Lovely Lodi

Friends, this week we took a virtual trip to the well-known world of Lodi! While this beautiful region shares some traits with the Sierra Foothills, it is located closer to the Valley floor, sitting on the edge of the San Juaquin/Sacramento Delta. Though known for it’s stunning and bold Zinfandel, this viticultural area is home to over 100 varietals of grapes! 

One of the incredible things about Lodi is the history… many of the vines in the area are over 100 years old! In fact, the old vine Zinfandel from Bokish (under their Tizona label) is from vines planted in 1915! The sandy soils in some of the Valley protect the vines from common pests (such as Phylloxera) which have been known to decimate vineyards. 

These week we focused our sipping attention on Zinfandel. Known as Tribidrag in Croatia and Primitivo in Italy, Zinfandel is a lovely “medium” grape that can transform depending on where it’s planted and the qualities the winemaker wants to bring forward. It’s typically got medium tannin and acidity, but can have a slightly elevated alcohol, especially when planted in warm climates with great sun exposure. It first arrived in the US in the 1820s (in Long Island), but has been planted in the Lodi AVA since the 1850s. 

Harney Lane 2017 Home Ranch Zinfandel
fruit forward, black cherry, smoky, cardamom, simple, italian seasoning spice packet, medium acidity, slightly elevated alcohol on the finish with balanced fruit

Tizona by Bokish 2015 Kirschenmann Vineyard Old Vine Zinfandel 
mushroom, cardamon, light caramel, red and dark berries, blackberry tart, balanced fruit and acid, medium/full body

TRIVIA TUESDAY

When was Lodi established as an AVA? 1986

Who were the first inhabitants of the Lodi agricultural area? Miwok Native Americans

How many acres are currently planted as grapevines in Lodi? 100,000 acres

What are the 2 other names for Zinfandel grapes? Tribidrag and Primitivo
Even though there are three names for the grapes, they are genetically all exactly the same. 

When was Zinfandel brought to the United States? 1820s
Zinfandel was brought to Long Island in the 1820s – that’s 200 years ago! Though some credit Agoston Haraszthy as bringing the fruit to the US, he did not.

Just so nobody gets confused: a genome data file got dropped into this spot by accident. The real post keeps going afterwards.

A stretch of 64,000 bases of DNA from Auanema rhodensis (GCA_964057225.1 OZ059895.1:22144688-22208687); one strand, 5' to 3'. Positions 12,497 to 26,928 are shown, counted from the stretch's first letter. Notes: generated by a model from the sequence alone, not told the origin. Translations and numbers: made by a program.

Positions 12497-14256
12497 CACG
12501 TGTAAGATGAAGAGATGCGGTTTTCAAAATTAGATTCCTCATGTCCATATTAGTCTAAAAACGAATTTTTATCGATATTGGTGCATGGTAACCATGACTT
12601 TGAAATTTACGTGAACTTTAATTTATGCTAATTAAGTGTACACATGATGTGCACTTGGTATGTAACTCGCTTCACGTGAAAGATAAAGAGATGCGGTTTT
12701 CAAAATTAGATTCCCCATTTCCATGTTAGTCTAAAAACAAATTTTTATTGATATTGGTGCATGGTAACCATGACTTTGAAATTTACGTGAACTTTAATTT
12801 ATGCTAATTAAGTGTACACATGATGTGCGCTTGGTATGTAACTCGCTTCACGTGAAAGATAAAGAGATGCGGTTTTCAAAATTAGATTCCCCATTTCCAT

Phylloxera decimated all of the vines in Lodi. False
Though Phylloxera was a problem for some vines in Lodi, many grapes are planted in sandy soil which does not allow the pest (root louse) to burrow. In addition, Lodi didn’t start increasing production until the late 1800s, after the majority of the Phylloxera epidemic. 

Following Prohibition, when did winemaking pick back up in Lodi? 1930s
Most of the vineyards in Lodi continued to grow grapes during Prohibition and would ship them to individuals to make wine at home – a provision allowed under the Volstead Act. When repealed in 1933, those wineries picked right back up with their winemaking operations. 

The Lodi Rules for Sustainable Winegrowing is a program implemented in the region to support and promote sustainable end-to-end practices in the Lodi wine industry. When was it established? 2005
The program allows vineyards and wineries to be “Green Certified” by an independent 3rd party. Currently, 20% of vineyards and 30% of wineries are certified!

How many sub-AVAs does Lodi have? 7
Sloughhouse, Alta Mesa, Cosumnes River, Borden Ranch, Jahant, Clements Hill, Mokelumne River

What are the main soils found in Lodi? Sand, Clay, Stone 

What kind of climate would we consider Lodi to have? Mediterranean

What is the phenomenon with warmer days and cooler nights? Diurnal Shifts
Just like us, grapes need some rest after ripening during the day. Diurnal shifts are vital in giving grapes that break at night. Lodi’s Mediterranean climate means that the warm days (some areas are slightly warmer than Napa Valley) are balanced with a cooler evening.

What are some of the common descriptors of Zinfandel? Dark berries, cinnamon, black pepper

Lodi is located on the edge of what two river deltas? Sacramento and San Joaquin 

When assessing a wine, how do you first nose it? By sticking your entire nose into the glass after giving it a nice couple of swirls
By swirling the wine in the glass, aromas are released that otherwise wouldn’t be as evident just sitting still. In order to get the full perspective of those aromas, it is important to fully get your nose into the glass. 

Who is the winemaker at Bokish Vineyards? Elyse Perry

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